Burn-in tests of the above-described fingerprint sensor are performed as follows. In the case of a fingerprint sensor, in normal operating mode detection operation is not executed if a fingerprint is not pressed against the sensor array, and so while supplying power, switching between the above-described pseudo-operating mode and the power-down mode is repeated. When set to pseudo-operating mode, a pseudo-operating mode command is applied to the data input/output terminal D, and an enable signal ENB is also applied. By this means the pseudo-operating mode is set, and pseudo-detection operation is executed even without pressing a fingerprint against the sensor array. Then, the pattern-down mode command is applied to the data input/output terminal D, and in addition the enable signal ENB is applied. By this means the device is put into the power conserving state.

By repeatedly switching between pseudo-operating mode and power-down mode as described above while monitoring the power supply current PC, operation to an operation assurance number can be confirmed, similarly to the case of an image sensor.

FIG. 9 shows the configuration of a device for testing other than an image sensor or a fingerprint sensor. Like an image sensor or fingerprint sensor, this device for testing also is in a standby state and does not operate even when power Vcc is applied, but performs an operation upon receiving supply of an operation instruction signal INST. Such a device for testing 50 has an input circuit 52, logic circuits 54 and 56, and an output circuit 58; when an operation instruction signal INST is supplied to the input circuit 52, the input pattern INPUT is captured and is transferred to the logic circuit 54. Prescribed logic operations are then executed by the logic circuits 54 and 56, and the operation results are output by the output circuit 58. In this way, if the device for testing remains in the standby state even if connected to a power supply Vcc, but executes a prescribed internal operation upon being supplied with an operation instruction signal INST, and upon completing the operation returns once again to the standby state, then the above-described burn-in testing method can be employed effectively. Tests such as those of the prior art in which an input test pattern is supplied to an input terminal INPUT for testing, and the corresponding output OUT is checked for coincidence with an expected output pattern, incur high testing costs, and may not be practical. On the other hand, the above-described burn-in testing method involves simple processes and can be used to hold down testing costs.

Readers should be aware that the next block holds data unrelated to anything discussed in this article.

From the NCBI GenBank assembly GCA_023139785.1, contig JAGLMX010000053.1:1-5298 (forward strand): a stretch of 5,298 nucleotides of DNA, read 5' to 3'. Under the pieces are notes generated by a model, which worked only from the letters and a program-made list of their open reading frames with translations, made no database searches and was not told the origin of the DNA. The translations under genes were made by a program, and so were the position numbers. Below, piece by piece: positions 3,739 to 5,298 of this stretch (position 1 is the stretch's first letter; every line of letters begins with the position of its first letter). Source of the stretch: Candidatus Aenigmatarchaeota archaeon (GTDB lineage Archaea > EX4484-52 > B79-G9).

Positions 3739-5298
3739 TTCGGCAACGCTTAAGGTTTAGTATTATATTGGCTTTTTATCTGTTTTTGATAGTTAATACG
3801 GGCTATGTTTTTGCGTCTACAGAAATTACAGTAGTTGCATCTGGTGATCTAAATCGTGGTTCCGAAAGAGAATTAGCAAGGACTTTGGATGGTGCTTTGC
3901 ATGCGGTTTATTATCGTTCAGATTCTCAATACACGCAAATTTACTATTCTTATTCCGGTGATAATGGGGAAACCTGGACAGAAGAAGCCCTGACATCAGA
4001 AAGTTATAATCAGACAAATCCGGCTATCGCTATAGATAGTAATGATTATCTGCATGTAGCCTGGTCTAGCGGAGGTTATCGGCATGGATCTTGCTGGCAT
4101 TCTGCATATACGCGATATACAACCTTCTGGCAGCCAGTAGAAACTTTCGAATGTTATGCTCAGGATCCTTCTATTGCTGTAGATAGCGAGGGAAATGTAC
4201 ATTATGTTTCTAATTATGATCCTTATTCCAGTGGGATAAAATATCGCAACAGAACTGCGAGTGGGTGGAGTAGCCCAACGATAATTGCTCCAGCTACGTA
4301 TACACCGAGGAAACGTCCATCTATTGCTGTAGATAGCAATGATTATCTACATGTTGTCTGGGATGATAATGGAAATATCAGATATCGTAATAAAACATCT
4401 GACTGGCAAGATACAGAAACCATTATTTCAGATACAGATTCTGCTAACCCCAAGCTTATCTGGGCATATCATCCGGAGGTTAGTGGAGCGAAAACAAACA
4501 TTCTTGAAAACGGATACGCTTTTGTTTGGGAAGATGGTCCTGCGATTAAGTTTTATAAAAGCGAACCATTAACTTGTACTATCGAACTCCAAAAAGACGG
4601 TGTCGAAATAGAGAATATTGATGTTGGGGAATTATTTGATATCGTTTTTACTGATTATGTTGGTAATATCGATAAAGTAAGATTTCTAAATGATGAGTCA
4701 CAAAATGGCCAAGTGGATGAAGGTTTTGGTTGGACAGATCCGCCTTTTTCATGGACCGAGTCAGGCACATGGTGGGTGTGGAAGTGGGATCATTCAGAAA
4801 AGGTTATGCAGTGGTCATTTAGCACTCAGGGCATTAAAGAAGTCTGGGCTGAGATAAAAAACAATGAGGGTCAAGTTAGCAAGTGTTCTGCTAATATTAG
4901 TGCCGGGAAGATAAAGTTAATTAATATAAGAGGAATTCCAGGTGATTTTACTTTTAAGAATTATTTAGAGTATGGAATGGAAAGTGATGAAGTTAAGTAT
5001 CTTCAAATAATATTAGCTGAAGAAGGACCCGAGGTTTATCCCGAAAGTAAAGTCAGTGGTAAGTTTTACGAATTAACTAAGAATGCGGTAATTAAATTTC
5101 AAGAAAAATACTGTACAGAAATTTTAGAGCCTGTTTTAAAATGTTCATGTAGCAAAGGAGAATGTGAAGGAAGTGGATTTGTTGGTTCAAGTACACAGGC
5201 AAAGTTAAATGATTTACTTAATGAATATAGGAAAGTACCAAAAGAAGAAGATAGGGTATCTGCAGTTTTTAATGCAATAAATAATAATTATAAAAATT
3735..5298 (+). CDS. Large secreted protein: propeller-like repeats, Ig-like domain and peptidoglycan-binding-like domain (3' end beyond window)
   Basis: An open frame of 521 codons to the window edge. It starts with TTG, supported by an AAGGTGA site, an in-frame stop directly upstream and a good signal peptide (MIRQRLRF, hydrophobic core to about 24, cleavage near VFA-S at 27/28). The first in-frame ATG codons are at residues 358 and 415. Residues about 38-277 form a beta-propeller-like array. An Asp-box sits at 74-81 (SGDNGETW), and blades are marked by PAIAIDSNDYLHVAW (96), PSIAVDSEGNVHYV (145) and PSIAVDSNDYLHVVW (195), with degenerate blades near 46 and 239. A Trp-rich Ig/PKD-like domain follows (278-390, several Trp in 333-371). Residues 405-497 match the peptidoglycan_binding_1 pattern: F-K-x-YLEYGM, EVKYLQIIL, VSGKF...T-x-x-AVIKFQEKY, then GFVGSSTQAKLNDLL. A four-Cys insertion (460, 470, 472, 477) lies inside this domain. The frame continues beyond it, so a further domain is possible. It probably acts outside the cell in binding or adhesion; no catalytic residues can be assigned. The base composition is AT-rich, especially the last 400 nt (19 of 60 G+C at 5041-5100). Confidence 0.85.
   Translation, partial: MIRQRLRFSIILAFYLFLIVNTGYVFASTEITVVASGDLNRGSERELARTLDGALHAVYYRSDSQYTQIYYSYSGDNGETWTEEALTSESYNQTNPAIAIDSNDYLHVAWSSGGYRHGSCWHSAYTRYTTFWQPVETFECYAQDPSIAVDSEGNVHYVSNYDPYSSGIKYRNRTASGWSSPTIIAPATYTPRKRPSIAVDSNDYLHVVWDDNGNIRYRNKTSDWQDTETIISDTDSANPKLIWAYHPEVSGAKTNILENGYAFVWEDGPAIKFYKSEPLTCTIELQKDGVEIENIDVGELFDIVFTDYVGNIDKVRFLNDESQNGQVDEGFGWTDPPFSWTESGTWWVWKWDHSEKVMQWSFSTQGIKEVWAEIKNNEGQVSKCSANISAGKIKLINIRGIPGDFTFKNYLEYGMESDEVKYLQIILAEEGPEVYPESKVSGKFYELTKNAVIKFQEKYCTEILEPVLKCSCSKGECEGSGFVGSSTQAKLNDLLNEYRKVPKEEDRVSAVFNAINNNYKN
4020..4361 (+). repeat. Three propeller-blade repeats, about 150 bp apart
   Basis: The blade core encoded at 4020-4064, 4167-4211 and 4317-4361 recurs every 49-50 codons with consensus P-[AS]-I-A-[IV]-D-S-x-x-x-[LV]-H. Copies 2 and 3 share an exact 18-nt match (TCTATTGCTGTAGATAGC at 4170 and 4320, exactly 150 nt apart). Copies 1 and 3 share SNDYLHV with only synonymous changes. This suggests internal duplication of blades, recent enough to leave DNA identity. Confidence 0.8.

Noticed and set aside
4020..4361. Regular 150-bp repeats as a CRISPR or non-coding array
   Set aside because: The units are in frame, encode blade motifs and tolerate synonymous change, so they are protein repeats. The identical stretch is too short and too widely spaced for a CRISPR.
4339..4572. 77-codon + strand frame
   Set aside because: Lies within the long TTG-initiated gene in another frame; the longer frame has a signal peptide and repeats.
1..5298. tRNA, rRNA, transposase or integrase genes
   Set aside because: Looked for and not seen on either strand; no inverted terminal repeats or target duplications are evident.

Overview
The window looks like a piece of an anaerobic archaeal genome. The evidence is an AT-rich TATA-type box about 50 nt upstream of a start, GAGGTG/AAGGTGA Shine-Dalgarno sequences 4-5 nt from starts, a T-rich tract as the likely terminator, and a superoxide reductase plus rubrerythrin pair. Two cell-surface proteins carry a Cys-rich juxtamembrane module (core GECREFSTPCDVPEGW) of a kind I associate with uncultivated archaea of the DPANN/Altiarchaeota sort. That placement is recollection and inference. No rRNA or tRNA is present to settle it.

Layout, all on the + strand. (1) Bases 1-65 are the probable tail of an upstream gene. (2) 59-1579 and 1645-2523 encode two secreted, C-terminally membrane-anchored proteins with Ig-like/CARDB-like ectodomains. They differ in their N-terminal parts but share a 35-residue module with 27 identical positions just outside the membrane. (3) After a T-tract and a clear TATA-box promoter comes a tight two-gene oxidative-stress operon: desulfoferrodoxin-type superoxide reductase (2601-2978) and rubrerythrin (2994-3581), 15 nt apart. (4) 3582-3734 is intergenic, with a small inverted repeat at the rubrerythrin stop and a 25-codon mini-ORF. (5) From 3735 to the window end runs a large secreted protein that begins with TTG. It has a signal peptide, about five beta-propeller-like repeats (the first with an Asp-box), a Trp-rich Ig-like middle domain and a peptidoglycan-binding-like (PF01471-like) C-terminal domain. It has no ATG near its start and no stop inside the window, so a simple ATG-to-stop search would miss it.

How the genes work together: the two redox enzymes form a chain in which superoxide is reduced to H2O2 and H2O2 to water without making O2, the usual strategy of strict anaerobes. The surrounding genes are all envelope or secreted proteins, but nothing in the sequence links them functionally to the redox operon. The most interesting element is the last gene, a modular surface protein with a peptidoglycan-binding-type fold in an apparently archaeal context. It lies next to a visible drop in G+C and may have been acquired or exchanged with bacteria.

Patent Citations
Cited PatentFiling datePublication dateApplicantTitle
US5760599 *Aug 6, 1996Jun 2, 1998Sharp Kabushiki KaishaMethod and apparatus for testing semiconductor integrated circuits
US6246248 *Aug 11, 1999Jun 12, 2001Ando Electric Co., Ltd.Tester for detecting an abnormal quiescent power supply current in a device under test
JP2000174081A Title not available
JPH075231A Title not available
JPH07174816A Title not available
JPH11142471A Title not available
Classifications
U.S. Classification324/750.03, 324/750.05, 324/762.01
International ClassificationG01R31/26
Cooperative ClassificationG01R31/2849
European ClassificationG01R31/28F4G
Legal Events
DateCodeEventDescription
Sep 3, 2014FPAYFee payment
Year of fee payment: 8
Sep 1, 2010FPAYFee payment
Year of fee payment: 4
Aug 2, 2010ASAssignment
Owner name: FUJITSU SEMICONDUCTOR LIMITED, JAPAN
Free format text: CHANGE OF NAME;ASSIGNOR:FUJITSU MICROELECTRONICS LIMITED;REEL/FRAME:024804/0269
Effective date: 20100401
Dec 5, 2008ASAssignment
Owner name: FUJITSU MICROELECTRONICS LIMITED, JAPAN
Free format text: ASSIGNMENT OF ASSIGNORS INTEREST;ASSIGNOR:FUJITSU LIMITED;REEL/FRAME:021976/0876
Effective date: 20081104
Owner name: FUJITSU MICROELECTRONICS LIMITED,JAPAN
Free format text: ASSIGNMENT OF ASSIGNORS INTEREST;ASSIGNOR:FUJITSU LIMITED;US-ASSIGNMENT DATABASE UPDATED:20100323;REEL/FRAME:21976/876
Mar 14, 2005ASAssignment
Owner name: FUJITSU LIMITED, JAPAN
Free format text: ASSIGNMENT OF ASSIGNORS INTEREST;ASSIGNORS:IZURU, HITOSHI;TASHIRO, KAZUHIRO;REEL/FRAME:016384/0690
Effective date: 20050114